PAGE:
As an ETH-trained Architect, Philipp Schaerer (1972) currently works as a freelance image designer. He is specialised in digital montage techniques and CGI (Computer Generated Imagery). After graduating from the Swiss Federal Institute of Technology in Lausanne (EPFL) as an architect in 2000, Philipp Schaerer worked as an Architect, knowledge manager and image creator in the field of digital image editing for Herzog & de Meuron in Basel during six years (2000-2006). He created many well known architectural visualisations for this office and has substantially influenced the visual language of today’s established architectural visualizations. During his four years working as a research assistant at the chair of Computer Aided Architectural Design (CAAD) at the Faculty of Architecture (Swiss Federal Institute of Technology Zurich) under Prof. Dr. Ludger Hovestadt, he was able to continuously develop his knowledge in the area of digital image techniques. He gives lectures and conducts workshops at several universities in Switzerland.
I have been in touch with Philipp’s work for some years now. At first, I found a small image of one of his artworks somewhere in an architecture magazine. Though I was not totally interested in finding more about its author at the time, later when I decided to google his name, I found out his website with showcase of some of his work. That was when I got a great deal of interest in the kind of work he was doing. Most of his commissioned work I had already seen published in numerous magazines, but when I was introduced to his personal artworks it was like taking a step into a completely new reality. And in fact, the term real is what really interests me the most about his work. Philipp usually starts from an idea and a simple sketch and then, through the use of photomontages, he then generates a whole new semi-abstract image based on existing textures and elements which are put together into generating a whole new dimension. His work is definitely worth a long look and deserves the kind of attention which Philipp engages into all his artworks.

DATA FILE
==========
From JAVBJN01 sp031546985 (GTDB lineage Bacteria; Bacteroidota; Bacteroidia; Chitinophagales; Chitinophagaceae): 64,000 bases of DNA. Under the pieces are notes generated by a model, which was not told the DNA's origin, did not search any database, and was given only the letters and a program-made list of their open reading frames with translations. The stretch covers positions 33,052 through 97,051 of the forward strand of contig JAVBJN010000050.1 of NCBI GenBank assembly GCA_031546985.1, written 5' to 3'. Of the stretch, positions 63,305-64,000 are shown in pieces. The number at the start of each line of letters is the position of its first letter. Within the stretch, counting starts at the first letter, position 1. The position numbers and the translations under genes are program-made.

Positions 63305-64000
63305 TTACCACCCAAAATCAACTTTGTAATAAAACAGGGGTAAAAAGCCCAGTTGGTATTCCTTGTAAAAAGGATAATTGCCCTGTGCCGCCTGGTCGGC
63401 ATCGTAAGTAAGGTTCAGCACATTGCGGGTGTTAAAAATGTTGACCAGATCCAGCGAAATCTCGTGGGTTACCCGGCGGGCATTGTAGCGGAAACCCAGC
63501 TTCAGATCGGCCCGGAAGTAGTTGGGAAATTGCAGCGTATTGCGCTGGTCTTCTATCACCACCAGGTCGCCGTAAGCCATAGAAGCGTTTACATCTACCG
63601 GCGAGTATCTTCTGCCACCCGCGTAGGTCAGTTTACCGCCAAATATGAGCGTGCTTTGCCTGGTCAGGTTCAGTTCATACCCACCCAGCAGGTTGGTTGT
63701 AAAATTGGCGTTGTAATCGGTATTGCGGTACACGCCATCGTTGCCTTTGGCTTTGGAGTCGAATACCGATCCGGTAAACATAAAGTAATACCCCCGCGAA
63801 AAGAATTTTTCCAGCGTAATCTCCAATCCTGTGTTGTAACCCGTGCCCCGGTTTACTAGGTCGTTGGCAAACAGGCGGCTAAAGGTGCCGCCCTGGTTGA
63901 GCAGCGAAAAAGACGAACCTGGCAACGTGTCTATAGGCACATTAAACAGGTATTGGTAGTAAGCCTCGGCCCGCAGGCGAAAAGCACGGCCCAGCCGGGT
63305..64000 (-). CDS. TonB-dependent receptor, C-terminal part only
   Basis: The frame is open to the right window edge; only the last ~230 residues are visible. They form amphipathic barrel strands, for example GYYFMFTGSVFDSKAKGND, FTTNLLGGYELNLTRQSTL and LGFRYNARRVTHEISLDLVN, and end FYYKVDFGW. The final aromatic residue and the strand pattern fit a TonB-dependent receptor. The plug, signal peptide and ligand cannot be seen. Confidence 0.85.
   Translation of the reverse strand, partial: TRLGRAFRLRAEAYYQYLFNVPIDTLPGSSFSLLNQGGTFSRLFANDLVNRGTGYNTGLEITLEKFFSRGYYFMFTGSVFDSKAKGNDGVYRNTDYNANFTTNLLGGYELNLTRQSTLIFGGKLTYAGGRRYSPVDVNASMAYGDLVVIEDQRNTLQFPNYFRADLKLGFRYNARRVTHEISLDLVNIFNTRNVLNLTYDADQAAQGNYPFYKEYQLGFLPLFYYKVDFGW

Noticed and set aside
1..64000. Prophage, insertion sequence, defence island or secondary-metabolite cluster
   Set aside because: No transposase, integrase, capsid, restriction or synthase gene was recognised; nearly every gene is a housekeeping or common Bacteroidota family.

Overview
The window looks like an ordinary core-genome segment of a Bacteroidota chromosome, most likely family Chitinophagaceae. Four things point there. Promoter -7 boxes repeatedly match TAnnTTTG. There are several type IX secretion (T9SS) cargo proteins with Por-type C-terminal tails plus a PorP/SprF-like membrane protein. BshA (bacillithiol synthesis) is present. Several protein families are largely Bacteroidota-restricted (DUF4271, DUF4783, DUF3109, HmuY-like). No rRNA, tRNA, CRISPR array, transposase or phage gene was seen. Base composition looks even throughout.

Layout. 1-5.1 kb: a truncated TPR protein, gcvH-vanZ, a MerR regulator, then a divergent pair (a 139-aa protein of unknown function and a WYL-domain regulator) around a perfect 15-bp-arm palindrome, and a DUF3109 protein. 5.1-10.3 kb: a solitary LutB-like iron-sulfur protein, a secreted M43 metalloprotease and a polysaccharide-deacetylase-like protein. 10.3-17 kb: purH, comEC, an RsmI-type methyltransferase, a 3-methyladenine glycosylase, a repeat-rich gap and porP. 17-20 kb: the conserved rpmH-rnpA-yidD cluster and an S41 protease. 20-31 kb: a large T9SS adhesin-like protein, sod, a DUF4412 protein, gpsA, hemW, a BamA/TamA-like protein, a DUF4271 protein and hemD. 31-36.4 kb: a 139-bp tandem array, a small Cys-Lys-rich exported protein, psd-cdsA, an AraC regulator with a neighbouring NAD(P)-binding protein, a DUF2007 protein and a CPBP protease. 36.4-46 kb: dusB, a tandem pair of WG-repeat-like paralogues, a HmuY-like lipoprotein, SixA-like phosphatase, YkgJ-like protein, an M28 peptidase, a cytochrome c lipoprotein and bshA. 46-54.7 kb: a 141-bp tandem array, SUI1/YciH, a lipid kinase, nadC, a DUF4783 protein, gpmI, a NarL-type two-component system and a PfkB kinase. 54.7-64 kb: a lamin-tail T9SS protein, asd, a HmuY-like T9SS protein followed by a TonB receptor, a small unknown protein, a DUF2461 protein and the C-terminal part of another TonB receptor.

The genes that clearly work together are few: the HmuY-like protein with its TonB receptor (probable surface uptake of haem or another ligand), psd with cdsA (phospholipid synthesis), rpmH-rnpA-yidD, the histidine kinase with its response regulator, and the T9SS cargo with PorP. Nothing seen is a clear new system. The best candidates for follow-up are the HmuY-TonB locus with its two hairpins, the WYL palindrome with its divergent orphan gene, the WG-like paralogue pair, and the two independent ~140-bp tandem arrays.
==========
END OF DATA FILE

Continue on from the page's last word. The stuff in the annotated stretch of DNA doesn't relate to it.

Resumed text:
I then decided to contact Philipp in order to get a more in depth knowledge about his work and the process of designing such intricate images. He has been kind enough to answer all of my questions and gave me an insight about the kind of work he is currently developing.